$1.61
1 bid

3 Photos

From United Kingdom

Time left:23h leftThursday, 11AM
$1.61
Mario Makes Bank!

Mario Makes Bank!

This Dr. Mario coin bank is one of the nicest Dr. Mario accessories I've seen.  And it is musical!  There isn't a large amount of merchandise floating around out there for the game, so this could definitely be the focal point for a tried and true Dr Mario fan's collection.  I really wish they had made a replica of Mario's degree from becoming a doctor as a promo item, that would have been great!  He does have a PHD.....right?  Anyhow, there were a few other banks currently on the bay that caught my attention.

-Donkey Kong Arcade Bank

-Super Mario Bank

-Mario Kart in the 1940's?: Let your imaginations soar...

-Sonic on a Toilet

-Halo Spartan Bank

-Nina from Tekken:  Nothing like a bust of a chick with a vacant stare and no arms.

 

 

Nintendo World Championship 1990 Winner’s Trophy

Nintendo World Championship 1990 Winner’s Trophy

None too often does an item come along that signifies such an illustrious part of video gaming history as this 1990 Nintendo World Championship trophy.  Sure, it isn't in the greatest shape, but can you imagine how many friends/potential girlfriends/boyfriends you could get just walking down the street holding this baby?  My wife just replied to this with the answer 'none,' but I would love nothing more than for someone to snap up this beauty and prove her wrong!  From the seller:  "This is the Nintendo World Championships Trophy from 1990 given to the Atlanta Champion in the age category 11&under.  Bought this trophy directly from Jeremy Tomashek who is the original owner and winner."  Best offer option is available.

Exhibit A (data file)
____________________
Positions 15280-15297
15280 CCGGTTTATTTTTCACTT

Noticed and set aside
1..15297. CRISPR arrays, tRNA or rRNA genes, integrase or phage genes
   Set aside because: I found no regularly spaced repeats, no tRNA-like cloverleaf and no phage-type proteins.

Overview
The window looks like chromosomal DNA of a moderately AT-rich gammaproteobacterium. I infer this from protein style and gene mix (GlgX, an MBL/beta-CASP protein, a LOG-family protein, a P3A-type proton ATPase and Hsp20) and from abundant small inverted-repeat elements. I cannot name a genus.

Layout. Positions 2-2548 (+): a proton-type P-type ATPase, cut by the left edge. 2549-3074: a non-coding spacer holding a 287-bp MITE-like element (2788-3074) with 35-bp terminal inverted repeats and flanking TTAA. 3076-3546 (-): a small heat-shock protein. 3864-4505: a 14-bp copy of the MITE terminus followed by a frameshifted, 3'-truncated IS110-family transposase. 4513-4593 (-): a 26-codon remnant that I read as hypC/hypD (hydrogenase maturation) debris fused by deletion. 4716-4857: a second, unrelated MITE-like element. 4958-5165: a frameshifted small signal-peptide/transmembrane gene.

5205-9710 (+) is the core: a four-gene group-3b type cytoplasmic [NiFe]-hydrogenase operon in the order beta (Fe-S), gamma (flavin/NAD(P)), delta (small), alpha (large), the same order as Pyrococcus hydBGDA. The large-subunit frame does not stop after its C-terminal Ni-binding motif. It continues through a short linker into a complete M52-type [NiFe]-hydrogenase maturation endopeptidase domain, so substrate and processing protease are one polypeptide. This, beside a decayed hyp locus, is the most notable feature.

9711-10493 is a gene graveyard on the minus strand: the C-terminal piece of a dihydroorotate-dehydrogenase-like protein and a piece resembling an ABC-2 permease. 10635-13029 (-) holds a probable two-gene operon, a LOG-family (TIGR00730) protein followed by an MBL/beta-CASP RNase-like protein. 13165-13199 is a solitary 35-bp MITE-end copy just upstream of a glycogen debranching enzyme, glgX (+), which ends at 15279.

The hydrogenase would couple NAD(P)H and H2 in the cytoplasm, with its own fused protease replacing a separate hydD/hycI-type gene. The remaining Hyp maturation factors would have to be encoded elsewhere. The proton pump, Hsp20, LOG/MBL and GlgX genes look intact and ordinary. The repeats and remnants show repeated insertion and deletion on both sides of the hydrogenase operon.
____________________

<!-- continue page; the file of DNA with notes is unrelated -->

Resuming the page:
C04

Acclaim ‘Prototype’ Boxes

Acclaim (+ LJN) is a 3rd party publisher for the original Nintendo who seemed to have an affinity for showcasing new and upcoming games at CES in the form of mock up box art.  I would attribute this to the fact that Acclaim opted to manufacture their own boxes, manuals and carts rather than pay Nintendo the privilege of doing it for them.  It was likely easy and relatively low cost for them to run a small print of boxes for their booths at CES and other electronic expos.  A small amount of these 'prototype' boxes have survived through the years and have made their way into collector's hands.  While some of their covers appear identical (or have one or two small revisions) to the retail release, the main tell of these boxes are the blank backs.  The most interesting ones, however, are radically different than the final release and can offer insight into how the original box art concept changes over time and becomes the final product that winds up on store shelves.  Right now, there are a few of those boxes up on ebay, for a rather high BIN (though there is a best offer option)

 

Arch Rivals

Cybernoid

Bigfoot

Total Recall

 

 

TESTED Blockbuster World Video Game Championships II Sega Genesis Cartridge EBK

Blockbuster World Video Game Championships II Sega Genesis Sells

I love seeing this cart show up.

If you've never heard of the game, its kinda rare. As of three years ago, less than five copies have been confirmed to exist, with three of them passing through the hands of our own Nicola. Not sure what the count on them is now. If you have any luck finding one of these in the wild, let me know next time you go to a Casino, as I'd like to tag along on your luck. If you like casino games, we recommend that you visit this website, although it’s in Norwegian

Apparently, in 1995 Blockbuster organized their second Video Game Championship. There were two categories, up to 13 and over 14 years old. You also had to choose to compete on the SNES or Genesis. From June 14th to July 9th there was a Store Championship Competition, then the WVGC-Finals. Each store had to award a Store Champions with a prize of free rentals for the next two years (two games a month).

The best eleven players then won a trip to San Francisco for the final fight in August, inside the GamePro (gaming magazine) HQ.